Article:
I had to watch it twice, as I was so enraptured with the gritty, immediate images and expressive characters I wasn't paying attention to the subtitles, and the specifics of what was being said. A seamless mashup of heroic-bloodshed shoot-em-up, screwball comedy and erotic romance, replete with Kar-Wai's eccentric, lonely insomniacs, run amok in a neon-soaked Hong-Kong that's both playful and ruthless. Masterpiece.
Cinematography by Christopher Doyle. "Desire" list: Takeshi Kaneshiro's angel is not one, thought his fall gets him very well. Like a Joseph H. Lewis character, his violence is an expression of his bulletproof beauty.
what a crazy lovely film. and yes it may look pointless or just like a superficial exercise of style but that's the surface. all those characters, basically lost but deeply charismatic, were trying to add some meaning to their lives and cope with their fears and loneliness, which is kinda what he did in Chungking Express. naturally, the cinematography, that reaches to the absolute perfection, gets all the attention.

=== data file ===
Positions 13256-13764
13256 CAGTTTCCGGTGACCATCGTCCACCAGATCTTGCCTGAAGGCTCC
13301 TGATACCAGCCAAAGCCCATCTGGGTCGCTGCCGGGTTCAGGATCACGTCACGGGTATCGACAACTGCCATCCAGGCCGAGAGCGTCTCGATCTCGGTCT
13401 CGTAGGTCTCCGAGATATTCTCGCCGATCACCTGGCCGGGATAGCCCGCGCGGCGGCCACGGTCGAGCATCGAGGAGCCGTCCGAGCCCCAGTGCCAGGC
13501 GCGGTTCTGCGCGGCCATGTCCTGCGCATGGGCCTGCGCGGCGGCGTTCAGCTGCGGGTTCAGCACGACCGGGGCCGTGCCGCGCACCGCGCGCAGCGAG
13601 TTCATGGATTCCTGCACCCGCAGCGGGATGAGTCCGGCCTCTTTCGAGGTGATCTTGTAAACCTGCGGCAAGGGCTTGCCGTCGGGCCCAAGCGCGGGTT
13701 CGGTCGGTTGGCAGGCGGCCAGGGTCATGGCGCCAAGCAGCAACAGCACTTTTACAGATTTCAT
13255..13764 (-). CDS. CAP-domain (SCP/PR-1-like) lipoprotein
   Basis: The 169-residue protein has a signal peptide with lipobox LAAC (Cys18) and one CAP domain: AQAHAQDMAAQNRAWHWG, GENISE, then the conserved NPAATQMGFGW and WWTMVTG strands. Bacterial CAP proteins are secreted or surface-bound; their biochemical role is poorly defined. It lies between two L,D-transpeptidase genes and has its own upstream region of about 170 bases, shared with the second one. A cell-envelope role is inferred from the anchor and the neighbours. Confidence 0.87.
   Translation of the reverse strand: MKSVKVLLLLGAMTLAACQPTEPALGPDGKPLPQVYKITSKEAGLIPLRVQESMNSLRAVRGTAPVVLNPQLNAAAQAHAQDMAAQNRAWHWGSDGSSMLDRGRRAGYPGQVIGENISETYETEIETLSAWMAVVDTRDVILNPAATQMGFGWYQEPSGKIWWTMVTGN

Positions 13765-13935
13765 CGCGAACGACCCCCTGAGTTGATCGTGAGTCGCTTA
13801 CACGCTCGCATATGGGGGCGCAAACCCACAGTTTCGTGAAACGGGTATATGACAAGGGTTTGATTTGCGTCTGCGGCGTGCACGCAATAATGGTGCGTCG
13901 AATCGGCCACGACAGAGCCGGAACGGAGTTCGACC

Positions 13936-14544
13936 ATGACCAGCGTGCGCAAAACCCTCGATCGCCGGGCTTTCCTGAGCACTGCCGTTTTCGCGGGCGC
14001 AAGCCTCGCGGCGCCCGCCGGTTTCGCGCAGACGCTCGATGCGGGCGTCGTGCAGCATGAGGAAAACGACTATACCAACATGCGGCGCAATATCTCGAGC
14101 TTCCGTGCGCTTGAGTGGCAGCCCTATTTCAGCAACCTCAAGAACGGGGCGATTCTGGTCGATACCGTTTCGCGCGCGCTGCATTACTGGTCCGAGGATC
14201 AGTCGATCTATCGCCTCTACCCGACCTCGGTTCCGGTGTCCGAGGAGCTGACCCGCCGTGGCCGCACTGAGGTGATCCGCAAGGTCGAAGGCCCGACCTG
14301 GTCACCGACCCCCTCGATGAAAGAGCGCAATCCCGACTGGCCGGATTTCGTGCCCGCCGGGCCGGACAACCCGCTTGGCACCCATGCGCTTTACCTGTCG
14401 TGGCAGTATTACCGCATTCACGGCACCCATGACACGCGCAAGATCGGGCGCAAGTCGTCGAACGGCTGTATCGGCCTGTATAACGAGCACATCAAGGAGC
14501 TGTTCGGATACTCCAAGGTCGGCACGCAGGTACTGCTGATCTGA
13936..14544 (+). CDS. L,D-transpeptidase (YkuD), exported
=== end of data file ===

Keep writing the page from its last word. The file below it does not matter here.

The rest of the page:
I found heaps of attitude in this film yet very little content to match its energy, so much so that I ended up resenting its narrative carelessness, as much as I admire Mr. Wong's technique and the genius of Chris Doyle I couldn't help but feel vastly underwhelmed after it ended. It also didn't help that I held my expectations high for this film after the wonderful experience Chungking Express proved to be.
Lots of style. It's like a medley of whacked-out stories including badass murderers and fake ice cream vendors. The music abruptly changes styles, while the stories juxtapose themselves too. It made me want to be rogue and weird, like them.
In 'Chungking Express' WKW threw a ball to see what would come back. In 'Fallen Angels' he took what came back; refined it and turned it into something truly epic. Gets better every time you watch it, no idea why.